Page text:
Why does Alice in Alice in Wonderland seem so lonely? Does society make her lonely?I am doing the theme of isolation in ALice in Wonderland so anything on this theme concerning Alice's isolation...

Why does Alice in Alice in Wonderland seem so lonely? Does society make her lonely?

I am doing the theme of isolation in ALice in Wonderland so anything on this theme concerning Alice's isolation would be a big help.

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M.P. Ossa | College Teacher | (Level 1) Distinguished Educator

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The main idea of the story Alice in Wonderland is the search for self-identity and for one's purpose in the world. We know, from the beginning of the story, that there is a gap between Alice and her sister in terms of age and interests. We can infer from the story that Alice has no peers, and that she is in a pre-adolescent stage with a special intuition that separates her from the others. Concisely, Alice in Wonderland is the symbolic journey of a young woman through a world that she is beginning to analyze and see differently. It is an allegory to what we experience when the world becomes bigger, or smaller, than what we expected.

Alice's own isolation also comes from her belief that she has become another person, and that this is the reason why she landed in Wonderland. In other words, she is saying that she has changed, and that her change makes her feel as if she is in "another world" because she no longer feels like herself. This is another allegory to the isolation one feels during adolescence and development.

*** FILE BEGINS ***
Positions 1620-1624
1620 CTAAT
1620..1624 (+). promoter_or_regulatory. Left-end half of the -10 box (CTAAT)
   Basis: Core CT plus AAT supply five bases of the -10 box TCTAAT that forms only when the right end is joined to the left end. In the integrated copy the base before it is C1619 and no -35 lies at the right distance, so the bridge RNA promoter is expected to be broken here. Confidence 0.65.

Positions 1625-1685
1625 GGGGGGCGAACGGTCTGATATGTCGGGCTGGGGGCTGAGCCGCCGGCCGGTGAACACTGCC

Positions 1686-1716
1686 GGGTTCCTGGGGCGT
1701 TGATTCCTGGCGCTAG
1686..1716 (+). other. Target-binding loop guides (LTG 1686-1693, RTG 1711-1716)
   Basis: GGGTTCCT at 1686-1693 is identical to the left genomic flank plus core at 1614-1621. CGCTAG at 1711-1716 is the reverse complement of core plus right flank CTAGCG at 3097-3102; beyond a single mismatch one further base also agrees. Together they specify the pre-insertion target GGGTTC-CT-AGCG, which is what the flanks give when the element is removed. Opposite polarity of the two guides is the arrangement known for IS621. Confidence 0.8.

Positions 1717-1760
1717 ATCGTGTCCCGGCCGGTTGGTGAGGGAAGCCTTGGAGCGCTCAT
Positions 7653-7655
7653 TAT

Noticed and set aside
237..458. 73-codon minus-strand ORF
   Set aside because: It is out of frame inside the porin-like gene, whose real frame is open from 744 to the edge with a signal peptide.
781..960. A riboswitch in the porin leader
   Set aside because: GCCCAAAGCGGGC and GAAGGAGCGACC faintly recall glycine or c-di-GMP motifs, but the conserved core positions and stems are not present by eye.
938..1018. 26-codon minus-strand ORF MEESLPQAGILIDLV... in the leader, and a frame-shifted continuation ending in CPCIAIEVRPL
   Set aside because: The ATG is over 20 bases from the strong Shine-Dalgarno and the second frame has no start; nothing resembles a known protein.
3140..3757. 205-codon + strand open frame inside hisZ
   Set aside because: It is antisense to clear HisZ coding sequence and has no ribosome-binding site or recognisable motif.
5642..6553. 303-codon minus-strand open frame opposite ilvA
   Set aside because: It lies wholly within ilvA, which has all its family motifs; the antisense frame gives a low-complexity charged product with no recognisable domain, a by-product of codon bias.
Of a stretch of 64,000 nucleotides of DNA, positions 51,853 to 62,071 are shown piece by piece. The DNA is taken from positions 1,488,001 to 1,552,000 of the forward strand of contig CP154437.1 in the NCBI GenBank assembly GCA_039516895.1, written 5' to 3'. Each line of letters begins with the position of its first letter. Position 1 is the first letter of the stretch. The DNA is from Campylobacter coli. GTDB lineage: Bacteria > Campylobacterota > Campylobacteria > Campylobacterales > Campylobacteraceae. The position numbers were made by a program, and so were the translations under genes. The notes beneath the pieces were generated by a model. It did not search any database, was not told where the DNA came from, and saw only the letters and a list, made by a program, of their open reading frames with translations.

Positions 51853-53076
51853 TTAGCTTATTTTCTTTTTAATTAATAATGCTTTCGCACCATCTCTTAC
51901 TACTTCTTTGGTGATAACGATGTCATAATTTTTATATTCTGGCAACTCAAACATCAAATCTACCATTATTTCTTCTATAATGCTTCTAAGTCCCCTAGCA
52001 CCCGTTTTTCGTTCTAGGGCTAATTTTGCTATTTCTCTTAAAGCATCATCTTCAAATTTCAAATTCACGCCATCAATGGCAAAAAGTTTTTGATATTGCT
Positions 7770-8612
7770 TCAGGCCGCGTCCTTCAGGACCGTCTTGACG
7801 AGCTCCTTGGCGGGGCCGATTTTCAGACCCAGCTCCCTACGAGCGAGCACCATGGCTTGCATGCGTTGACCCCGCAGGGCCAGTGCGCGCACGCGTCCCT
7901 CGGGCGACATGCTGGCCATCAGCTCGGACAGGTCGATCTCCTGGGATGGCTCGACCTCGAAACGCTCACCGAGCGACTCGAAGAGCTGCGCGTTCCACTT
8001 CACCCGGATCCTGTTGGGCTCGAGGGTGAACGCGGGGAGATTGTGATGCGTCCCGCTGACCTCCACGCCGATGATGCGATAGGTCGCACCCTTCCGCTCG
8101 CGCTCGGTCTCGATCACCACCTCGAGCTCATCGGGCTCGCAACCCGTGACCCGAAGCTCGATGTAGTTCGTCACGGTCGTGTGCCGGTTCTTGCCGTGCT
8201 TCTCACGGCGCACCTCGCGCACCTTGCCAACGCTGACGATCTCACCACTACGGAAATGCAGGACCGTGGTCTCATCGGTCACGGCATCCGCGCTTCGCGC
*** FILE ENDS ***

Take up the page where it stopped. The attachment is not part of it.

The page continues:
To make matters more complicated, the rabbit continuously mistakens Alice for his maid, Mary Ann, and other characters seem to have a similar tendency of confusing Alice with someone else. This is another stage of adolescence in which the individual feels that nobody understands who they are. Hence, allegorically, Alice does not feel like she is "fitting in" anywhere she goes. She does not fit in with her family and she does not fit in in Wonderland. She feels as if there is no specific role for her anywhere she goes. This causes isolation and loneliness.

Concisely, we can say that Alice is, indeed, a special young woman who, like every adolescent, is trying to find her identity. She is the typical curious, adventurous, and emotional girl who wishes to know what her role in the world will be. This is what sets Alice aside from the rest: She is in a developmental process of self analysis and contemplation which is best done in some form of meditative isolation.

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